FIGS. 2 and 3 illustrate a single inlet blower wheel 60 constructed in accordance with the invention, which comprises an end disk 61 provided with the usual hub 62, multiple blades 65 and an end ring 66 that is a wire hoop just like the end ring hoops 15 as already described. The blades 65 are identical in configuration with the blades 20 as shown in FIGS. 4-6, but the end disk 61 is of special configuration dictated by the present invention.

Referring specifically to FIG. 9, the end disk 61 has its outer periphery rolled to a partially cylindrical configuration as shown at 70 in FIG. 3, with the outer radius of this cylindrical portion 70 matching the radius of the end ring 66 at the other end of wheel 60. With this configuration, fabrication of the blades 65 and assembly of the wheel is identical with the foregoing description in connection witn FIGS. 7 and 8, and it will result in providing the blade 65 with a web portion 74, flange portion 75 and tip portion 77 corresponding directly to the parts 24, 25 and 30 in FIGS. 6 and 7.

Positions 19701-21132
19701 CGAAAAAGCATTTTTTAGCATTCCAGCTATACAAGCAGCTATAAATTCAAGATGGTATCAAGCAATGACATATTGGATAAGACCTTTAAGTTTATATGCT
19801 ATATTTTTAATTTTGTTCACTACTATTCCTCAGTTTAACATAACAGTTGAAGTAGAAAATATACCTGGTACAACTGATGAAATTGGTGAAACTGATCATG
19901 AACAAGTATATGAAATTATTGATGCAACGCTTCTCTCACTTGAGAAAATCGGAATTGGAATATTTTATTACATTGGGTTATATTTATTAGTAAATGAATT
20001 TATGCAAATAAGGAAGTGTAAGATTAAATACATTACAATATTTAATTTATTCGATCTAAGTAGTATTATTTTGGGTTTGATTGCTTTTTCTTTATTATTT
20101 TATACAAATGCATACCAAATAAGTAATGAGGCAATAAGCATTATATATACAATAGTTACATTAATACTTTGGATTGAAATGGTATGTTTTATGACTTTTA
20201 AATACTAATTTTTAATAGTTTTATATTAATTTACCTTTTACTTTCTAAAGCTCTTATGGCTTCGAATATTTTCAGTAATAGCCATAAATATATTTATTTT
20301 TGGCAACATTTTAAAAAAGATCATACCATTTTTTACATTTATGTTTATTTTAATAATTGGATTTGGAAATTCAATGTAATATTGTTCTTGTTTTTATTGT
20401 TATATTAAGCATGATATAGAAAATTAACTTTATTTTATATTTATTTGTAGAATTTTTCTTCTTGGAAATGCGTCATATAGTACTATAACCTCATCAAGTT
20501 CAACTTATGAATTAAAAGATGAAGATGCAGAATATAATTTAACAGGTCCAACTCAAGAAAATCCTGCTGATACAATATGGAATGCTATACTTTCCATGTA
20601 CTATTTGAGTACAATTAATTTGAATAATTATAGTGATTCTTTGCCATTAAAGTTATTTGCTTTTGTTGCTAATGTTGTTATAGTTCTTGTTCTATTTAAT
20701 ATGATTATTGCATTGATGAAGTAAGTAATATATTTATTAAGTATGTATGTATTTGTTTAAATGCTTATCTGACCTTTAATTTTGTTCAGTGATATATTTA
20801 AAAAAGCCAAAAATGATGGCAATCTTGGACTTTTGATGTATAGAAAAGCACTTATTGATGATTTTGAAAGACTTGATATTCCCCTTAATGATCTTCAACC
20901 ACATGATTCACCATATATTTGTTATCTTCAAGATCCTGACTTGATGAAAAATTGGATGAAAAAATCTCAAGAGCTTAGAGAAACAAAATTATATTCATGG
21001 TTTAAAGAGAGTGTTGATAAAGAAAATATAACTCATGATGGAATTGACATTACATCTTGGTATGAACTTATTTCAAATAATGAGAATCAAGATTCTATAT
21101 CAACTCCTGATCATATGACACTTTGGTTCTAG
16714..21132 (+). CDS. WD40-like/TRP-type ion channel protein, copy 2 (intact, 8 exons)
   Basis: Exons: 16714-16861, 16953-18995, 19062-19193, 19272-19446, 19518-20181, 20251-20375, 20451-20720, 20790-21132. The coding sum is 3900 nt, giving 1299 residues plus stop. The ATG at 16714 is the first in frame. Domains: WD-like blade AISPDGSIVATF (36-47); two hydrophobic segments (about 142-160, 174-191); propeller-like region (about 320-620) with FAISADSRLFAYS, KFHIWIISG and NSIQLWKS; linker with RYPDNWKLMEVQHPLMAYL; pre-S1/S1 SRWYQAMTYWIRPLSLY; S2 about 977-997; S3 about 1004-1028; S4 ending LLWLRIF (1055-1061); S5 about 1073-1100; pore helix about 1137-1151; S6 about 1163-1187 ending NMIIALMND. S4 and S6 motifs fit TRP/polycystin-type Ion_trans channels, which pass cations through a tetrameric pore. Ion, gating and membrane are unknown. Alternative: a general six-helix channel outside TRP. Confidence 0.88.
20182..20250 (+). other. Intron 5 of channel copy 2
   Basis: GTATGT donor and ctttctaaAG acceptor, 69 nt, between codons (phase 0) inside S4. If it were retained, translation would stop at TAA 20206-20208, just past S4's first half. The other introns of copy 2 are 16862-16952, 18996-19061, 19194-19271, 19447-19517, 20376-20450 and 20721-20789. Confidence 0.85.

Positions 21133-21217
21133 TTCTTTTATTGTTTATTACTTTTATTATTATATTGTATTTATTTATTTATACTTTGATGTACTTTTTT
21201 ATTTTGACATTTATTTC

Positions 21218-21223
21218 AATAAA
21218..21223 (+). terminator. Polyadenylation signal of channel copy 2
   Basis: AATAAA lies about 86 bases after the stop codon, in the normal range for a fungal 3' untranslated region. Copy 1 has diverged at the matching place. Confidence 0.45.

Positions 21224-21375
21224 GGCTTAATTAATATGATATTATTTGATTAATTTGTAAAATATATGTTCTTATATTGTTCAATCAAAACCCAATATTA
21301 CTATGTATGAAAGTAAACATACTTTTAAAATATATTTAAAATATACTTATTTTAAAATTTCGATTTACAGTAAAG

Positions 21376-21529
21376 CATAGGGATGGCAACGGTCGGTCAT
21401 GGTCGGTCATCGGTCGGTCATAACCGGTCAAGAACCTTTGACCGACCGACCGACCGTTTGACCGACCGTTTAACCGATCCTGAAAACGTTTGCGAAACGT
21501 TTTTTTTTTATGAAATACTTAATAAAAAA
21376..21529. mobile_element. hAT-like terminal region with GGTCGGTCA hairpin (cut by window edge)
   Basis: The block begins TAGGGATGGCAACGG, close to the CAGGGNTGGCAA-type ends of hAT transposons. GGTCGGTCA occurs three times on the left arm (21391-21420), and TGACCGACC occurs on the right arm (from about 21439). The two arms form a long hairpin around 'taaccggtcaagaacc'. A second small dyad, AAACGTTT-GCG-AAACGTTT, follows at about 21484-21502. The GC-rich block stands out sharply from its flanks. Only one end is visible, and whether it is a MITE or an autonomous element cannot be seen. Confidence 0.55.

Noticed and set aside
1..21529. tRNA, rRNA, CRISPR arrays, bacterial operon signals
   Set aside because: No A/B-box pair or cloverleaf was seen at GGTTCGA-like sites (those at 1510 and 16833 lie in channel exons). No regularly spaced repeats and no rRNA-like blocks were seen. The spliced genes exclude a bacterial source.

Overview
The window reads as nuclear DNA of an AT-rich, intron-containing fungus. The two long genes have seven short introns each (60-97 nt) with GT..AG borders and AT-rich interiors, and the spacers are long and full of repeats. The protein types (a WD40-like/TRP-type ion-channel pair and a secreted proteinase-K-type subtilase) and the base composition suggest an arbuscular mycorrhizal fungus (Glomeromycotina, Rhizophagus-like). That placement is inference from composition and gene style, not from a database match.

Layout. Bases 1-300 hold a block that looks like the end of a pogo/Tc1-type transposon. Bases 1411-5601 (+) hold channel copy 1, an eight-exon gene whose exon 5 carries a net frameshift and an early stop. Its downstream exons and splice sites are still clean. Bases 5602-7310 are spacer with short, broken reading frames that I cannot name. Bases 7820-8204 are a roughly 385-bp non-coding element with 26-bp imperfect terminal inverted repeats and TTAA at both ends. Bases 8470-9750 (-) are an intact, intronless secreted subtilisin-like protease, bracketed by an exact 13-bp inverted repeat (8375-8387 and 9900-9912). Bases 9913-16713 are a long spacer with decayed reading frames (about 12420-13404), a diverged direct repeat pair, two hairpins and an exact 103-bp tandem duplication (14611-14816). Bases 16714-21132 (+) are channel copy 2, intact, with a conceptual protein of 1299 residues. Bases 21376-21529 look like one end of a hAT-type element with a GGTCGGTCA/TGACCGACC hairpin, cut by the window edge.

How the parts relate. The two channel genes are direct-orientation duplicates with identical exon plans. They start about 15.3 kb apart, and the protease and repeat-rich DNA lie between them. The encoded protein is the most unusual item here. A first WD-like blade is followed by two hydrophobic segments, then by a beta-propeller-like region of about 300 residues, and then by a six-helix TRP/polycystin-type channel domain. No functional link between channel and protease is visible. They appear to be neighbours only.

While the articles and method herein described constitute preferred embodiments of the invention, it is to be understood that the invention is not limited to these precise articles and method, and that changes may be made therein without departing from the scope of the invention which is defined in the appended claims.

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US5984518 *Sep 10, 1997Nov 16, 1999King; David MarshallMethod of mixing viscous fluids
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U.S. Classification416/178, 29/889.4, 416/187
International ClassificationF04D29/28
Cooperative ClassificationY10T29/49329, F04D29/283
European ClassificationF04D29/28B2B
Legal Events
Dec 17, 1999SULPSurcharge for late payment
Dec 17, 1999FPAYFee payment
Year of fee payment: 12
Nov 9, 1999REMIMaintenance fee reminder mailed
Jan 4, 1996SULPSurcharge for late payment
Jan 4, 1996FPAYFee payment
Year of fee payment: 8
Nov 28, 1995REMIMaintenance fee reminder mailed
Oct 7, 1991FPAYFee payment
Year of fee payment: 4
Jun 6, 1986ASAssignment
Owner name: PHILIPS INDUSTRIES INC., P.O. BOX 1388, 2027 HOME
Effective date: 19860514